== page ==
Open Software Foundation Makes True Interoperability A Reality
HANNOVER, Germany, March 13, 1991 -- PRNewswire -- The Open Software Foundation and five of the world's leading computer vendors provide the industry's first proof that computers with different hardware architectures and operating system software can be combined on a network to function as a single, stand-alone computer to share the task of processing application programs.
In an unprecedented demonstration at the CeBIT '91 computer show, taking place in Hannover, Germany, March 13 - 20, the OSF will show how its Distributed Computing Environment (DCE) extends the life cycle and increases the value of virtually every computer currently installed in organizations throughout the world.
The demonstration involves computers from Groupe Bull, Siemens-Nixdorf, Digital Equipment, Hewlett-Packard and IBM. A local area network of computer workstations from the five companies -- each running the OSF(tm) DCE -- will be connected to data from the New York Stock Exchange. The OSF DCE software will then consolidate the processing power of all the computers on the network and enable each system to automatically act as either a client or server to retrieve and process stock market information, and display it in real-time simultaneously on each workstation.
The participating vendors' workstations will be based in their respective booths at CeBIT. The systems will be connected on an Ethernet network, running Market Minder, an off-the-shelf financial application program to be distributed across the network, with each computer processing a portion of the program simultaneously. The workstations will display the retrieved data using the Motif(tm) graphical user interface.
"The demonstration fulfills the long-sought promise of open systems computing," Reilly said. "People talk about the network being the computer, but until today, those were hollow words full of promise, but very little substance. This demonstration provides substance and unlocks the door to what open systems computing is really about. We only included five systems here, but the actual environment could consist of thousands of computers -- mainframes, workstations, personal computers -- from virtually any vendor running most any operating system, including proprietary system software. And each of those systems could be in a different location in the world."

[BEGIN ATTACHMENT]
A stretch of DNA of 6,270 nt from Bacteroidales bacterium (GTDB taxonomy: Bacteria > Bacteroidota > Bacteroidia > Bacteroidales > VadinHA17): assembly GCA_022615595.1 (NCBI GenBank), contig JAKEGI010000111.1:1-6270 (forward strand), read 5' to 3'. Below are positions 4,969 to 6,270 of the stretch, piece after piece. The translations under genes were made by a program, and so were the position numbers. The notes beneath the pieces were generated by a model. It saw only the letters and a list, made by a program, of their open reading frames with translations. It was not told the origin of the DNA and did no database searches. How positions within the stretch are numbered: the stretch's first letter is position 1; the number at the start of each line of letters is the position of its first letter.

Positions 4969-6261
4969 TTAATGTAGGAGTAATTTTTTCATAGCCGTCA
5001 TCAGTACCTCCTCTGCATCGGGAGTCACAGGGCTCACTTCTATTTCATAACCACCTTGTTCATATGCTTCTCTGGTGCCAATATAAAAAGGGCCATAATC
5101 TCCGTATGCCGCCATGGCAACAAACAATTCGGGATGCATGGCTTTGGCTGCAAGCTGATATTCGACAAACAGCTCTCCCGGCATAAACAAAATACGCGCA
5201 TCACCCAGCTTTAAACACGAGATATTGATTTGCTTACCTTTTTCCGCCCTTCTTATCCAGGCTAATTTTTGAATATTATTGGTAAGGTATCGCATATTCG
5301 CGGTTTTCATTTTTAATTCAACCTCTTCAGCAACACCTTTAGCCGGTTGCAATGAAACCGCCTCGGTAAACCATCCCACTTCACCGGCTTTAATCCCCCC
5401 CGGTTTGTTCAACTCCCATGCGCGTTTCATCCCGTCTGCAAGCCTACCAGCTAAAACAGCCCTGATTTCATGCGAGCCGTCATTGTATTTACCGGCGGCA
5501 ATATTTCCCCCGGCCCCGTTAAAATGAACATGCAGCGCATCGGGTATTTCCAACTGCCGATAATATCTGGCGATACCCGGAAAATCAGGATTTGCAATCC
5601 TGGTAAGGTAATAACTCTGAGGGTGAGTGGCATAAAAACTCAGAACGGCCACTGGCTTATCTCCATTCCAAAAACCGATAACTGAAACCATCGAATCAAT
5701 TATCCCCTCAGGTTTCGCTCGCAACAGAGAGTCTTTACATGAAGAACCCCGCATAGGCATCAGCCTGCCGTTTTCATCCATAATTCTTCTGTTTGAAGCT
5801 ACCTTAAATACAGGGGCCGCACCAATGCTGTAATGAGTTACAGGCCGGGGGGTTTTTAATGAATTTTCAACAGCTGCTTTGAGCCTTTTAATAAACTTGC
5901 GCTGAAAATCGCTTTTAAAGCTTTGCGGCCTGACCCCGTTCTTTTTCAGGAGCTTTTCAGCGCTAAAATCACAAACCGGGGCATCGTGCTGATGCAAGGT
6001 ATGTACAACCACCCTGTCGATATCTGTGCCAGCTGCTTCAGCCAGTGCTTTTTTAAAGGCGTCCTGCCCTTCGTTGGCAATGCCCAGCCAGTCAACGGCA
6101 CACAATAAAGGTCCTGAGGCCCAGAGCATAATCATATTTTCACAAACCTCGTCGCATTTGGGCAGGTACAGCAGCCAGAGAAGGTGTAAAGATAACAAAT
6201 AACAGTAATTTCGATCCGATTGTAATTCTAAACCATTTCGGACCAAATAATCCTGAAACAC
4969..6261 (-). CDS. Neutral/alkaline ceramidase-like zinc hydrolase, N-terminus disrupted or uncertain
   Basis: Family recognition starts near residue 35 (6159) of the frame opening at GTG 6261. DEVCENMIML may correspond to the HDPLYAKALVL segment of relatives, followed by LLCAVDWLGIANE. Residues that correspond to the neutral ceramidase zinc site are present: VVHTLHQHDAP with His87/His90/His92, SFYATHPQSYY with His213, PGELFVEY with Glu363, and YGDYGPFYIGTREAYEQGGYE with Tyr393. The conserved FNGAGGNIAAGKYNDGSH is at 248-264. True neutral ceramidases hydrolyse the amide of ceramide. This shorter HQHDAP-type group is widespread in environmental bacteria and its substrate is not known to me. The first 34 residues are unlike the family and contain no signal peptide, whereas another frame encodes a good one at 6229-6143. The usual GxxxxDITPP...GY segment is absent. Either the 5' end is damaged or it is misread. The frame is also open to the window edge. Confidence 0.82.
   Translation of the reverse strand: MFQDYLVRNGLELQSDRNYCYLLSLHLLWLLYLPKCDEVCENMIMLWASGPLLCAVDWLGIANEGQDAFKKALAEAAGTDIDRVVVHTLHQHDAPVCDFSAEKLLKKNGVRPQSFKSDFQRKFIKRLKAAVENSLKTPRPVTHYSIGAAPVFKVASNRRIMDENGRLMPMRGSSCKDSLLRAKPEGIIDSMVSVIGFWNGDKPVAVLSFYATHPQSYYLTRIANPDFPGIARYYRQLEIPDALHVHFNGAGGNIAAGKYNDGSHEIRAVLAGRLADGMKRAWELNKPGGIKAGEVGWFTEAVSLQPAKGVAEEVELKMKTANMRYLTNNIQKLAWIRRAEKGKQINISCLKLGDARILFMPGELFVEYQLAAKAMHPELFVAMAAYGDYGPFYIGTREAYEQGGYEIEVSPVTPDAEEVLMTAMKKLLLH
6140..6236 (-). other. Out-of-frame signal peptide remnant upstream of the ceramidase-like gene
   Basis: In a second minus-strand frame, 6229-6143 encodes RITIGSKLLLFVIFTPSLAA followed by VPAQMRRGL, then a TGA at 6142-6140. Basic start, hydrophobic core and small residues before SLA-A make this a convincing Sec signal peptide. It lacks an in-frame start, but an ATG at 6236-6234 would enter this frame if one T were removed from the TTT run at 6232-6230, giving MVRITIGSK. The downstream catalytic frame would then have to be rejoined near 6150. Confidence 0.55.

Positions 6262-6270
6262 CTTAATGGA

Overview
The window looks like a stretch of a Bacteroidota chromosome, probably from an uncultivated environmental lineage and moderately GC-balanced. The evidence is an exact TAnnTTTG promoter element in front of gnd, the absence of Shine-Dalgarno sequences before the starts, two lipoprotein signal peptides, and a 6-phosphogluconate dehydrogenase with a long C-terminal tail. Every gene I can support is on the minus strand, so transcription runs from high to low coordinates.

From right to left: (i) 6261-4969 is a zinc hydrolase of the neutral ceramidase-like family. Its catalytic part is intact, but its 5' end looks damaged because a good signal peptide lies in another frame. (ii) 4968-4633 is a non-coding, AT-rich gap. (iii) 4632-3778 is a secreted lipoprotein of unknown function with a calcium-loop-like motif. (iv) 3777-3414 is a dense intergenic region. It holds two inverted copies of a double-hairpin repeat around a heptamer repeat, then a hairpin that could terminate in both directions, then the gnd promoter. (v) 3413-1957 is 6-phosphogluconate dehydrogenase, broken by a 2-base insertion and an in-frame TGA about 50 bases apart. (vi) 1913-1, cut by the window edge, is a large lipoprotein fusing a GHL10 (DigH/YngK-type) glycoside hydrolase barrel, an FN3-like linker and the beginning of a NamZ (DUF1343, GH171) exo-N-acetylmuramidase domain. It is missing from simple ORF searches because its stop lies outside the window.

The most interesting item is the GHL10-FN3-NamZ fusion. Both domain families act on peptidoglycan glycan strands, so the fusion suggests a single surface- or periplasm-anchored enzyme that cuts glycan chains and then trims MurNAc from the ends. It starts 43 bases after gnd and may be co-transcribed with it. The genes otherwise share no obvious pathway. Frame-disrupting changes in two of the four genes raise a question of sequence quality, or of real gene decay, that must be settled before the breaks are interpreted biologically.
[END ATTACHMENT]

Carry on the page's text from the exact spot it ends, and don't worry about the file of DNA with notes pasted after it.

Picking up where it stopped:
Since its announcement in May 1990, the DCE has been widely acclaimed as the best solution for taking full advantage of the entire processing power of every computer on the network. A 1990 report on mid-range computers by the Gartner Group, a market research firm based in Stamford, Conn., said: "We believe that the Open Software Foundation's Distributed Computing Environment will emerge as the de facto standard for client/server computing by 1993, and this applies not only to Unix environments."
DCE is a layer of software -- sometimes called "middleware" -- that resides between the computer's operating system and the application program running on the computer. It is designed to distribute application programs across multiple computers on a network to take advantage of the combined processing power and unique capabilities of each computer. Instead of having one computer fully occupied by one large, complex application, OSF's Distributed Computing Environment subdivides applications into smaller sections and then assigns those sections to the first available computer on the network that is best suited for processing the application segment.
End-users in an organization that installs DCE will realize that their work is processed easier and more efficiently than ever before. But they are completely insulated from the complexity of the network, because of the design of DCE.
OSF's Distributed Computing Environment was made available in a series of "snapshot" versions beginning in July 1990 after the Foundation selected the technology for inclusion in the DCE after evaluating submissions from throughout the industry. Snapshot versions allow OSF members early access to technology in order to develop product plans and define integration strategies in advance of the general availability of the final version, thereby reducing their time to market. A kit for software developers became generally available to anyone in the industry in January 1991, and the fully integrated technology will be available later this year.
NOTE: OSF, OSF/Motif, DCE and Open Software Foundation are trademarks of the Open Software Foundation, Inc.
UNIX is a registered trademark of AT&T.
CONTACT: Donna Ruane of Open Software Foundation, 617-621-8772
Copyright (c) 1991, PR Newswire